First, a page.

1 Comment

PHOTOSHOP TUTORIALS: SIMPLE HDR WITH ONE CAMERA RAW IMAGE

Greetings All,

Today I’d like to share with you a simple technique using a camera raw image. Normally people combine 3 (or more) images of varying exposures to get the HDR (high dynamic range) toning you see in many photographers’ works. I’m going to show you how to simulate this type of toning with a single image, and also by only adjusting settings within the camera raw options when opening an image. Below you can see our original image, and then what it will look like when we are done.

Before

after

I find this works best with an over exposed image, so I took a photo of my dog with harsh sunlight hitting her. The next step is to open the raw image in Photoshop.

HDR-1

Now we are simply going to adjust some of the settings here to achieve our HDR toned image.

HDR-2

First, lower the exposure to around -1.

HDR-3

Next, bump the Fill Light up to around 100.

HDR-4

Then, raise the Contrast to around 60.

HDR-5

Next, bump the Clarity all the way up to 100 to bring even more detail to the image.

HDR-6

Finally, add a little bit of Vibrance to the image by raising it to around 50.

HDR-7

Now we have a very detailed and toned HDR image with a very simple technique. Also, we only had to bother with one image instead of multiple. Note that the exact numbers for these settings may vary according to the photo, experiment to see what works best for your image.

Advertisements


Leave a comment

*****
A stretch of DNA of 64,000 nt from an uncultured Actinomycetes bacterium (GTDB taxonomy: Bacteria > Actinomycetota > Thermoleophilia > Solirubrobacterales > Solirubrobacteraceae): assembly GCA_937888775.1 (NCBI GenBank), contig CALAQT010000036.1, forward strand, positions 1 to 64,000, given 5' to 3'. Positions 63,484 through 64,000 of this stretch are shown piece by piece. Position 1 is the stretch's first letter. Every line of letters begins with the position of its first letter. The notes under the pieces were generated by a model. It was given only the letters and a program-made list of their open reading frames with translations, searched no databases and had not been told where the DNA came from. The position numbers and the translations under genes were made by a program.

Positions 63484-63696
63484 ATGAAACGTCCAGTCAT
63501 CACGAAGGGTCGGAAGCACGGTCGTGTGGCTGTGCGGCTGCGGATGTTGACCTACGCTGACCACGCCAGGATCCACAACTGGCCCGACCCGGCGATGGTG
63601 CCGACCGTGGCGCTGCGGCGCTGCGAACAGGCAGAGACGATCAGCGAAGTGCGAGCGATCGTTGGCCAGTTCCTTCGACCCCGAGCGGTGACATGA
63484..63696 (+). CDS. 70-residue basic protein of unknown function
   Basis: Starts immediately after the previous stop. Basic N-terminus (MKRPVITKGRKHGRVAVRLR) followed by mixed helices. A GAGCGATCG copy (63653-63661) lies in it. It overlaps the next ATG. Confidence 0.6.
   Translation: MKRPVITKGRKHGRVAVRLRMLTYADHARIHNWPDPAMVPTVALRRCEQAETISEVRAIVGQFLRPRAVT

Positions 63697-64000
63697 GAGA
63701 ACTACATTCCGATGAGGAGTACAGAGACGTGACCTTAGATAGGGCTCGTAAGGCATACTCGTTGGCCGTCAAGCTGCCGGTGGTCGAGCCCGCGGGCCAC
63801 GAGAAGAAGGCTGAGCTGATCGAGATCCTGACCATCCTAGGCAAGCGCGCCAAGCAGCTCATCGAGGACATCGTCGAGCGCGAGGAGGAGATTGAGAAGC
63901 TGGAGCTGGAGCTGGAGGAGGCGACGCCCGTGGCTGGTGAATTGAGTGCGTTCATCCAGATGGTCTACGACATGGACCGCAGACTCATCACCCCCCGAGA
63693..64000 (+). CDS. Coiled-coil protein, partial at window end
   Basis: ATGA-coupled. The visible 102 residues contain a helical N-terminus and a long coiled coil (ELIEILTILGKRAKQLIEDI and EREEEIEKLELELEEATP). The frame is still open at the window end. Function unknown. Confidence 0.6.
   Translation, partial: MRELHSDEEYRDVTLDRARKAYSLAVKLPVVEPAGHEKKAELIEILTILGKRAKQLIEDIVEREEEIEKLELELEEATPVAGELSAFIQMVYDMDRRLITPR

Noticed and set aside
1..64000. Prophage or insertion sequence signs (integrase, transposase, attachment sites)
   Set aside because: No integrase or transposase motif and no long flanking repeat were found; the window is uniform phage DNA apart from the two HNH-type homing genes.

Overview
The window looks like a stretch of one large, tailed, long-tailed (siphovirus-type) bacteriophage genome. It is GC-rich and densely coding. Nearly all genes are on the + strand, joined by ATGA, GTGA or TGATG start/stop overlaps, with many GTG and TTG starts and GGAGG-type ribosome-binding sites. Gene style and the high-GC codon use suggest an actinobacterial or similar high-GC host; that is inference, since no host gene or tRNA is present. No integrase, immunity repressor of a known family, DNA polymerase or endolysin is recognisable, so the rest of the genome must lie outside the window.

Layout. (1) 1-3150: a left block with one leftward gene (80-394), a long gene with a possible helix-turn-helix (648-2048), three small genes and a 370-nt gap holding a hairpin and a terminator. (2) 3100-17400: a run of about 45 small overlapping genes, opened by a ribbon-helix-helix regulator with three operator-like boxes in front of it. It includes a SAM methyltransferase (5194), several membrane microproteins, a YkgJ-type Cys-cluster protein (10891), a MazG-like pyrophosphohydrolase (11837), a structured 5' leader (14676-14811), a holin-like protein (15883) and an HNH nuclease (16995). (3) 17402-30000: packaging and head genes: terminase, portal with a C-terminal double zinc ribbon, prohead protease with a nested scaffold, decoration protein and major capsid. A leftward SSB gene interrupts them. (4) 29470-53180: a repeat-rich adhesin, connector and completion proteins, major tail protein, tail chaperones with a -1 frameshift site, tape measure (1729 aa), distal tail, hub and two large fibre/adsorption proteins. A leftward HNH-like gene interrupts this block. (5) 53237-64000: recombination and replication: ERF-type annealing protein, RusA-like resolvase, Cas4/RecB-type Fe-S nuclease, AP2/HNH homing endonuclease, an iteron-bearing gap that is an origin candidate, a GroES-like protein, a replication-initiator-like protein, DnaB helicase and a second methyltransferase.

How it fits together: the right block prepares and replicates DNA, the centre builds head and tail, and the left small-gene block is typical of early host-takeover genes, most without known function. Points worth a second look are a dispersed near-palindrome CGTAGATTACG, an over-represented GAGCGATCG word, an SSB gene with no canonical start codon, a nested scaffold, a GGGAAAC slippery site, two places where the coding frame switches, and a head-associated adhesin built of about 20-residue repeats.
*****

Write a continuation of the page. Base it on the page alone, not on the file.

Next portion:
ILLUSTRATOR TUTORIAL: BLEND TOOL

Greetings, and welcome back back for another tutorial! This time, I plan to focus on using Adobe Illustrator’s Blend Tool. The Blend Tool is an incredibly useful asset inside of Illustrator and can be used to accomplish a number of unique and interesting effects. Today, we are going to use it to achieve an effect commonly seen on the web using one simple curved line.

Final

To start, I have made a new document in Adobe Illustrator in a landscape orientation (yours does not have to be landscape to follow along). I then decided I wanted simple background gradient, so a grabbed the rectangle tool and drew out a background and applied a gradient. Feel free to make yours different, or just use a solid color.

step 1

step 2

Now, for the next step, I selected the pen tool (p) and drew out a curved line from the top to the bottom. Your curved line does not have to look just like mine, something similar will be just fine. Once you have the curved line, you need to give it a small stroke (1 pt in my case), and I chose a light green for the stroke color.

step 3

step 4

Next, we want to make a copy of this line. So, click down on the line and then hold the alt/option key to drag out a copy and then position it slightly to the right of the original. Now we want to blend these two lines, so double click on the blend tool (w) so we can make some changes to the default blend options. We want “Specified Steps,” and 12 of them.

step 5

step 6

Next, with the blend tool still selected, all you have to do is simply click on both paths and Illustrator makes the blend between the two objects based on the options you edited. Now that your objects are blended, you can edit those curved lines to get some really unique effects.

step 7

step 8

Select the direct selection tool (a) and start playing with the paths to achieve different effects. I grabbed a couple anchor points and tried moving them and altering the curves to get these effects.

step 9

The blend tool in Adobe Illustrator is an incredibly versatile tool, and can be used to create all sorts of neat looks. I hope you have enjoyed this tutorial, and that it helps you get started in exploring this awesome tool!

Until next time…